Just as there are adverse childhood experiences (ACEs) that play a role in the future success of kids, there are also 7 positive childhood experiences (PCEs) that can offset their damage.
This recent discovery comes from a John Hopkin’s study published in 2019. Researchers were looking to determine if any “protective childhood experiences” could be linked with positive outcomes as adults—increasing resiliency and offsetting some of the trauma or damage caused by adverse childhood experiences such as abuse, a serious accident, witnessing something traumatic, bullying, neglect, dysfunction in the home, etc.
ACEs can influence a person’s mental health, chance of graduating high school, likelihood of being incarcerated, and overall success as an adult. It’s not always possible for parents to prevent their children from experiencing an ACE; however, it is possible for parents to do all they can to help their children experience the 7 PCEs that can counteract the effects of ACEs.
The 7 PCEs determined to promote good mental health, resiliency, and success as adults include:
Being Able to Share Their Feelings with Family
It’s important to let your kids know that it’s okay for them to express their feelings and that you’re there for them to talk to whenever they have something emotional going on. Emotional sharing can also help promote emotional intelligence. It may be difficult for kids to open up at first because they may not even know what they are feeling or why, so to help kids open up about their emotions, it’s important for them to first identify them. For younger kids, this can be done using a feelings list, an emotions wheel, a flipbook, or an emotions app, depending on the age of your child.
Feeling Supported by Family During Difficult Times
When life becomes difficult, it’s important for your kids to know that you’re there for them. This could be as simple as having a family meeting or ensuring your kids have everything they need—giving your kids a chance to reach out for extra support as needed. Letting your children know that you’re on their side and want the best for them when life gets rough, especially during this time of quarantine, can go a long way. Try not to show any fears to your kids but assure them that as the adult you will be there to support them with whatever they need right now, despite how scary times may feel.
Enjoying Participation in Community Traditions
What are some fun community traditions that your family can participate in? Seek out some local community resources and make some plans to participate in the county fair, or the holiday parade, etc. once it is safe to leave home. These traditions give kids a fun, exciting time to look forward to with friends and family, and they are something they will likely look back on for years to come and continue with as adults with families of their own.
Feeling a Sense of Belonging in High School
This is something that may come easier for some kids than others and can be especially difficult for those who’ve experienced an ACE or are entering into a new school or home. Encourage kids to become involved in extracurricular activities. There are a variety of clubs, teams, committees, and groups associated with specific hobbies and interests at most schools. After-school dance lessons, clubs, groups, and sports not offered in school can also provide opportunities for kids to connect with peers who share common interests. Do some digging in your area for some options and encourage children and teens to be social and form new connections.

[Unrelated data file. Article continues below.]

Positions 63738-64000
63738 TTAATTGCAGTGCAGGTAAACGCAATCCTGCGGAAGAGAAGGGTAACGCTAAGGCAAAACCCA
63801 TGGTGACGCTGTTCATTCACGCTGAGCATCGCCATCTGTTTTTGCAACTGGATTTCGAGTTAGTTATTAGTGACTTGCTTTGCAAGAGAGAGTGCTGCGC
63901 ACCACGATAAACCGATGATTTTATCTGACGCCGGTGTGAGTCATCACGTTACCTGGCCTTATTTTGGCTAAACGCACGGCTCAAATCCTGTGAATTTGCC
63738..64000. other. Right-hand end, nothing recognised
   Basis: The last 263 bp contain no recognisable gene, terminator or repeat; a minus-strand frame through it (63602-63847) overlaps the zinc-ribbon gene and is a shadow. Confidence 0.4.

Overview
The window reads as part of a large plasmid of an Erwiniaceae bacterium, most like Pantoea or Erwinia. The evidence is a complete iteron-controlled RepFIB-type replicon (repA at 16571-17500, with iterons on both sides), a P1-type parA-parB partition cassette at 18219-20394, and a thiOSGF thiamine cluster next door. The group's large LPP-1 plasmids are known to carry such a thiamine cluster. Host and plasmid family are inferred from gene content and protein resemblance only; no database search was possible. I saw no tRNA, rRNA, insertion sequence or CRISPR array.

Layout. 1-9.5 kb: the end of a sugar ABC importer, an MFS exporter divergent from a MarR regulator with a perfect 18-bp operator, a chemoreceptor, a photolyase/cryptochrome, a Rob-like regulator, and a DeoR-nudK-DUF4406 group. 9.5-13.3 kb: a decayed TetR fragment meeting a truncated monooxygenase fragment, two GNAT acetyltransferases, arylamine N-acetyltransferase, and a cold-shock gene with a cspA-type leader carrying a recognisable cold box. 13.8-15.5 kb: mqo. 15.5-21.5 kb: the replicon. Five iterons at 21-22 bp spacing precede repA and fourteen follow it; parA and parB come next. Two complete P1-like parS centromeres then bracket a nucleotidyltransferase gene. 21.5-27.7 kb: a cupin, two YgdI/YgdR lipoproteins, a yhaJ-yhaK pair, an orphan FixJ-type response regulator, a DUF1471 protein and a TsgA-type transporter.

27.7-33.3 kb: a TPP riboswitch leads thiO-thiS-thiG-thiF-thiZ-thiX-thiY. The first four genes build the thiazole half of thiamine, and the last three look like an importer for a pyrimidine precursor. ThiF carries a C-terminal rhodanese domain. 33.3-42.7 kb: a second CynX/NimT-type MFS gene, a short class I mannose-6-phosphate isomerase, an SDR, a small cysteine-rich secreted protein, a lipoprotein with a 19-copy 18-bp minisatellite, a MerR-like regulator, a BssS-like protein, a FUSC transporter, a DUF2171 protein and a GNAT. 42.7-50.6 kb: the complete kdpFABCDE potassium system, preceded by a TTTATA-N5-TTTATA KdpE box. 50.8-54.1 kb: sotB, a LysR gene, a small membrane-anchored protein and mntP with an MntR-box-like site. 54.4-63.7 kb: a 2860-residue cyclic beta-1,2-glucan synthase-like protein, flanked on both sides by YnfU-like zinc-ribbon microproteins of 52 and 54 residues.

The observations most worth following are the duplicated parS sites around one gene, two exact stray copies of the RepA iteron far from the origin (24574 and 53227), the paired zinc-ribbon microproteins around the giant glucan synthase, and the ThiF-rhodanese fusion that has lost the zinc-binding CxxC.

Feeling Supported by Friends
Just as family support is important, so is the support of friends. Encourage kids to make good decisions when choosing their friends, and help set a positive example by forming healthy, supportive friendships and relationships for kids to model. If a child or teen is struggling socially, seek out a peer support group, buddy bench program, or equivalent to help provide that support.
Having at Least Two Non-Parent Adults Who Genuinely Care
Let’s face it, there are times when kids find it easier to talk to an adult who isn’t a parent. Having at least two non-parent adults who care and are positive influences is important for kids. These could be teachers, mentors, coaches, counselors, other parents, friends, godparents, youth leaders, pastors, church members, etc.
Feeling Safe and Protected by an Adult at Home
Feeling safe and protected by an adult at home goes a long way for kids. This can be difficult for those who must work long hours, so if you are concerned your child may not feel safe and protected by an adult at home, the support of an adult caretaker, trusted friend, or community member are all possible options. Those who are struggling with substance use, an abusive relationship, or abusive patterns can greatly benefit from the help of a counselor or therapist for the family.
Growing into a well-rounded, successful adult is something that every kid deserves a chance of achieving. If you’d like to learn more about getting extra support for your family or the services Idaho Youth Ranch provides, we’d love to speak with you. Contact us to learn more.